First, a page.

Business Of The Highest Magnitude


Fortified by this new evidence of regularity, the Speaker again sent the sergeant at arms to find the missing members and request their attendance, this time accompanied by the assistant clerk carrying the resolution of Congress. They returned to report that they had seen a dozen of the members in various places and had delivered the message and shown them the resolution. Mr. Findley had “mended his pace” and escaped; others had declared they would not attend; one said he would consider the matter and do what he thought just.


In the meantime word had spread around the city that the Democrats had “absconded” from their duties at the Assembly. A crowd of men gathered, and as time passed they grew impatient. They marched off in search of any two absent members, and the path led straight to Major Boyd’s boarding house. There they found two Democrats: James McCalmont of Franklin County and Jacob Miley of Dauphin. Both men had been militia officers in the Revolution. McCalmont, fifty, a major, had a distinguished record as a frontier scout and Indian fighter; he had been famous for his speed in running and his ability to reload a musket or rifle while in full flight or pursuit.

Several of the crowd entered and read the congressional resolution aloud. McCalmont and Miley refused to budge. When that information was conveyed to those waiting outside, they shouted imprecations, smashed windows with stones, broke down the front door, and stormed into the house. McCalmont and Miley were collared, dragged from the premises, and pushed and pulled through the streets to the State House. General Mifflin, hearing a commotion outside and suspecting the reason, discreetly absented himself for a while from the chamber. The two men, their clothes dirtied and torn, their faces white with anger, were thrust onto the floor of the House and escorted to their seats. The clerk wrote in his minutes, in what must be considered something of an understatement, “The Speaker left the chair, and in a few minutes Mr. James McCalmont and Mr. Jacob Miley entered the House. The Speaker resumed the chair, and the roll was called.” Both men answered to their names or were declared present by others. With forty-six members on the floor the Speaker declared a quorum.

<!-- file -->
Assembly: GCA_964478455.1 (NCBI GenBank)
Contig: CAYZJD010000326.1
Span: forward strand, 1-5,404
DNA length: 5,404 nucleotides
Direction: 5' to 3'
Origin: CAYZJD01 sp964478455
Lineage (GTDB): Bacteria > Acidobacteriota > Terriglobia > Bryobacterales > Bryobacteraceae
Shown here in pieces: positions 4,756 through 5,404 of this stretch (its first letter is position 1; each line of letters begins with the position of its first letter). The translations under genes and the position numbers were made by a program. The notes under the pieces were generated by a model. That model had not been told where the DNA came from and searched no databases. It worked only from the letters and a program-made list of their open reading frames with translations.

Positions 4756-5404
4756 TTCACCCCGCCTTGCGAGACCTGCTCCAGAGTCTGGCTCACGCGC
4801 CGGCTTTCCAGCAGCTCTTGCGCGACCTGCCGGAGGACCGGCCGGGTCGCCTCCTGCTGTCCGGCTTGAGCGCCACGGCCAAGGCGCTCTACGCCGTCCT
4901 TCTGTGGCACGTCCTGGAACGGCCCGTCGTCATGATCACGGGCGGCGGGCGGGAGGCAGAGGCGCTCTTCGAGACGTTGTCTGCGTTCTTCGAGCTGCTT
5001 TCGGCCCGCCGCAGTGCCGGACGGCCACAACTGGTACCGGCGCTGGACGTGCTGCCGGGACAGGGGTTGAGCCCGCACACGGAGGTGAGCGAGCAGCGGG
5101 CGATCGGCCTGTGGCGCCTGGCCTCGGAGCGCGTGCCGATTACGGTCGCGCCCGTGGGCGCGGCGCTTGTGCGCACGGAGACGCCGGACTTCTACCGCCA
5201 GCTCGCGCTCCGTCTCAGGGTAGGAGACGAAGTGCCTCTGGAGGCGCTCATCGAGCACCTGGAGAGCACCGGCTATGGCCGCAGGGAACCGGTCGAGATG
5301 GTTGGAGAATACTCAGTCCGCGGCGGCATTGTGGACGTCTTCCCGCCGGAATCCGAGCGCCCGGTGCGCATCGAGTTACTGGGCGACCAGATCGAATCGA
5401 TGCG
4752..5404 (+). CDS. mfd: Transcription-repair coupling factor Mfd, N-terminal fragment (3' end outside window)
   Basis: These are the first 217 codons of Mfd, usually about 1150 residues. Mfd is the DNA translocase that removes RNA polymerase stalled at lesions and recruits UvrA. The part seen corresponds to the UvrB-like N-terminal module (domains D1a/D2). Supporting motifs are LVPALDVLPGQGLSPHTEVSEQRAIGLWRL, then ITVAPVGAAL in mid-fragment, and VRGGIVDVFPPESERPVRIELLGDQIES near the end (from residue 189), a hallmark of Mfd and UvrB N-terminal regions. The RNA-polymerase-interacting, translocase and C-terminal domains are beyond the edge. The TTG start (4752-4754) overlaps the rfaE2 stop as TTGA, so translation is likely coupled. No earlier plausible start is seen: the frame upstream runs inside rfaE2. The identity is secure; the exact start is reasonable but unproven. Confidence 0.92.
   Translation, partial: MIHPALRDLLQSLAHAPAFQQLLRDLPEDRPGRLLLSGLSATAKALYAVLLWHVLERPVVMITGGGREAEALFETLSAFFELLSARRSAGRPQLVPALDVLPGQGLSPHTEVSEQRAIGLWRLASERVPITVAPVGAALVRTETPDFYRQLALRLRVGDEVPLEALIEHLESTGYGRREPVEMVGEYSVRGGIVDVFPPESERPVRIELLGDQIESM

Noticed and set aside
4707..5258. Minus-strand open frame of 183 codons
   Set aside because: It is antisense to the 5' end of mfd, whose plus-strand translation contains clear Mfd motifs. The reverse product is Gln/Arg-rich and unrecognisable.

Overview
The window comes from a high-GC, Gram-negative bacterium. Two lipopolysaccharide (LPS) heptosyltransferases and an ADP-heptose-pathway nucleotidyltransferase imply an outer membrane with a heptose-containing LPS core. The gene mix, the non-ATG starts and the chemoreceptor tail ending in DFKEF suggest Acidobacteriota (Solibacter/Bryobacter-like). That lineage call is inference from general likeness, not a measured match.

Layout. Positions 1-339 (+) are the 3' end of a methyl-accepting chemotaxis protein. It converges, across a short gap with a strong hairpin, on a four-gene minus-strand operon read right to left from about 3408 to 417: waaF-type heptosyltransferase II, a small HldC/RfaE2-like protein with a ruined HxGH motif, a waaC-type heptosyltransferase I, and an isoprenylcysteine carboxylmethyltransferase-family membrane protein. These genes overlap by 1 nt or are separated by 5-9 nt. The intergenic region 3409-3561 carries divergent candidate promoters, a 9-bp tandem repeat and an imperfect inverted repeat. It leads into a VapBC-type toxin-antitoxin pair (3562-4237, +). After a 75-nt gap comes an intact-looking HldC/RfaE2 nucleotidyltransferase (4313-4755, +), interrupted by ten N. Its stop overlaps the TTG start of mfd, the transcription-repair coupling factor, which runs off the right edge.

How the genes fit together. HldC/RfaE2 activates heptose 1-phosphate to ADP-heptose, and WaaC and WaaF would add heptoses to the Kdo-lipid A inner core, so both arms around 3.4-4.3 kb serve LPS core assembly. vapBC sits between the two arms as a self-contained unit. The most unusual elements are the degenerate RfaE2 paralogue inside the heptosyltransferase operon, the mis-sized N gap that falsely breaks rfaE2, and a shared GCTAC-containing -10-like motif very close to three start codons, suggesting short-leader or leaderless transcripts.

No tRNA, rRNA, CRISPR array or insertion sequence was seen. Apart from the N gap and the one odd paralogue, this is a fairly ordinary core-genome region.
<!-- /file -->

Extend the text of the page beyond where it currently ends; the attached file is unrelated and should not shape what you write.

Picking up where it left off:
McCalmont rose to protest that he had been brought into the Assembly room by force, contrary to his wishes, by a number of citizens he did not know. He asked to be dismissed from the House.

Fitzsimons replied that he would be glad to know if any member of the House had been guilty of forcing the gentleman from his determination to absent himself. If so, the House should mark such conduct with its disapprobation, he said.

Brackenridge added: “If the member has been conducted by the citizens of Philadelphia to his seat in the legislature, and they have not treated him with the respect and veneration he deserves, it must lie with him to obtain satisfaction, but not with us. How he came here can form no part of our enquiry. Whether his friends brought him (and I should think they could not be his enemies who would compel him to do his duty and avoid wrong), I say, Sir, whether his friends brought him, or by the influence of good advice persuaded him to come, and he did come; or whether to ease his difficulty in walking to this room they brought him in a sedan chair, or by whatever ways or means he introduced himself among us, all we are to know is that he is here, and it only remains for us to decide whether he shall have leave of absence.”

McCalmont: “I desire that the rules may be read, and I will agree to stand by the decision of the House.”

The rules were read, and they were found to state that “every member who did not answer on calling the roll should pay two shillings and six pence, or, if there was not a quorum without him, five shillings.”

McCalmont rose, took some loose silver from his pocket, held it out, and said, “Well, Sir, here is your five shillings to let me go.”

The crowd gathered behind the railing roared with laughter. The Speaker declared that the person appointed to receive fines was not in his place, and that even if he had been, the member should not pay a fine. McCalmont had not broken the rule, the Speaker said. He had appeared and answered to his name and therefore could keep his money.

Mr. Robinson of Philadelphia County, though a Federalist, had some uneasy qualms of conscience. He opined that the House had no authority to detain the member as though he were in prison. Mr. Wynkoop expressed his amazement at this solicitude for a member who had absconded “from his duty at the bar of the House.” Mr. McCalmont declared that he had to answer for his conduct at a more important bar than that of the House.